With U.S. and Chinese military engaged near Taiwan, a miscalculation could lead to armed violence. The armed conflict in Ukraine has heightened the debate on the possibility of armed conflict between China and Taiwan.
Tensions between the two Korean states remain high. The border clash between Indian and Chinese forces in June 2020 has highlighted residual tensions between the two countries. One could add other tensions in the Asia-Pacific area to the list.
Less obvious are the possibilities of confidence-building measures that would reduce these tensions and might open doors to cooperation in the security, economic and social spheres.confidence-building.
Image: Foto de Matti Karstedt: https://www.pexels.com/es-es/foto/una-nina-protestando-contra-la-guerra-en-ucrania-11284549/.
There are confidence-building measures that can be undertaken by governments. Where as we, outside of governmental positions, can make suggestions as to steps that governments could take, we nevertheless have little possibility to oblige action by them. Thus we have to consider what confidence-building measures we as academics and non-governmental organization activists can undertake.
Fortunately, we have long experience of working to reduce the tensions between the U.S.A. and the Soviet Union (NATO and the Warsaw Pact) which led to the Helsinki Agreements and finally the end of the Cold War. Much of the analysis is still of value such as Mary Kaldor (Ed) Europe from Below (London: Verso: 1991). Many of the peace organizations that were involved are still in existence and could focus on Asia-Pacific issues.
There have also been efforts on confidence-building in the Israel-Palestine conflict and in the wider Middle East. Repeated efforts concerning tensions between India and Pakistan often focused on the tensions in Kashmir.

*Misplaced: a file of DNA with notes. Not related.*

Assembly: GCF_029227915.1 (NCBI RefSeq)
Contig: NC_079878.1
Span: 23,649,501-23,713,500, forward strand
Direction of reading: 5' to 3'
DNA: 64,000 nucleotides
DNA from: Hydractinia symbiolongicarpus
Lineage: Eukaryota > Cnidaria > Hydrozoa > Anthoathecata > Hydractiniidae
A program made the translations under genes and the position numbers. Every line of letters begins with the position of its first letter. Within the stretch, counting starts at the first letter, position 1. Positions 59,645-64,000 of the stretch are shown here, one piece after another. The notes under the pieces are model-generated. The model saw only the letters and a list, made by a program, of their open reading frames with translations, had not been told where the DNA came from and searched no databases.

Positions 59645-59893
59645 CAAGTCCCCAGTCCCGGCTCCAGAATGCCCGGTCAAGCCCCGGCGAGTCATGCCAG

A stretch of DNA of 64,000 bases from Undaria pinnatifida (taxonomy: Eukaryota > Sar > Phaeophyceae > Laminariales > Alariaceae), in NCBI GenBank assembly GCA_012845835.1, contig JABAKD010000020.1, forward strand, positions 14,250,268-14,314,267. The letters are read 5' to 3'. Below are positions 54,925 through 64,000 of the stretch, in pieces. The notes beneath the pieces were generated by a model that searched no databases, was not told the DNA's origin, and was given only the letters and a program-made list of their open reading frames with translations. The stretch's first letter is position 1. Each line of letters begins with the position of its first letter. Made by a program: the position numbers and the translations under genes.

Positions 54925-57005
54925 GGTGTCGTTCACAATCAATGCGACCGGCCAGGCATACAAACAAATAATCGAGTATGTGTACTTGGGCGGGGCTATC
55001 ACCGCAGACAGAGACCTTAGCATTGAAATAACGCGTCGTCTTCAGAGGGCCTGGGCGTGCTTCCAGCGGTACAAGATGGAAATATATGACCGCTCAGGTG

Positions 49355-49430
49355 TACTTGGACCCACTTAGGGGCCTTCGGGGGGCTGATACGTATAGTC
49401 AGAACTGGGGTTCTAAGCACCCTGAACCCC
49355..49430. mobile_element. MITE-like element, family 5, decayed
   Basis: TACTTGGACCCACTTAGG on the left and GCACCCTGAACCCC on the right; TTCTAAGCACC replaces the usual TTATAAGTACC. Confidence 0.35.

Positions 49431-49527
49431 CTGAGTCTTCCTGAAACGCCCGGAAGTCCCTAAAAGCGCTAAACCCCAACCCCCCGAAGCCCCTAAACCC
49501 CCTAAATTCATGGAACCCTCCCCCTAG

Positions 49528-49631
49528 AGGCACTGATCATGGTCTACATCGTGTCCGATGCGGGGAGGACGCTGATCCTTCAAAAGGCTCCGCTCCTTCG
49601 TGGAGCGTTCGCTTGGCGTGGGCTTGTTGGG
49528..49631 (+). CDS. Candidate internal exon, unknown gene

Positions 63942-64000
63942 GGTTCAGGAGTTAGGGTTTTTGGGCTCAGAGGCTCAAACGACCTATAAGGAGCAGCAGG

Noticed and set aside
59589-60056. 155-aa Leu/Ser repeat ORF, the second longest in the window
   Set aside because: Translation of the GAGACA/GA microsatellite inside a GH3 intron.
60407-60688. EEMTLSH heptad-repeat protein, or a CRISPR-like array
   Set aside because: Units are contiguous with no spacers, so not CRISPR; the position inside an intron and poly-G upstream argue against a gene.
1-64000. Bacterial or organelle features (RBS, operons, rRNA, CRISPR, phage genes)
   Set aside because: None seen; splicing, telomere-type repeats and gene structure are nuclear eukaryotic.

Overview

Mary Kaldor, The World Transformed 2018 in Liverpool. By Kevin Walsh from Preston Brook, England, CC BY 2.0 <https://creativecommons.org/licenses/by/2.0>, via Wikimedia Commons.
Processes of Dialogue have a Value.
Today, there is a need to draw upon these experiences to impart conflict resolution skills to new individuals and groups, thereby building and expanding the constituencies working for conflict reduction measures. New participants can have backgrounds in psychology, religion, law and communications with experience in social movements and community action programs.
There is also a need to draw upon categories of people who were not directly involved in earlier efforts. Often women were marginalized not only in government negotiations but even in non-governmental efforts. These processes of dialogue have a value in deepening understanding of a situation.
However, the emphasis should be on developing proposals for confidence-building measures.
Need for concerted action to reduce the slide to violence.
Tensions in the Asia-Pacific area are growing, and there is a need for concerted action to reduce the slide to violence. As Don Carlson and Craig Comstock point out in their book, Citizen Summitry: Keeping the Peace when it matters too much to be left to politicians (Los Angeles: Jeremy P. Tacker, Inc. 1986):
“Nobody made a greater mistake than he who did nothing because he could only do a little.”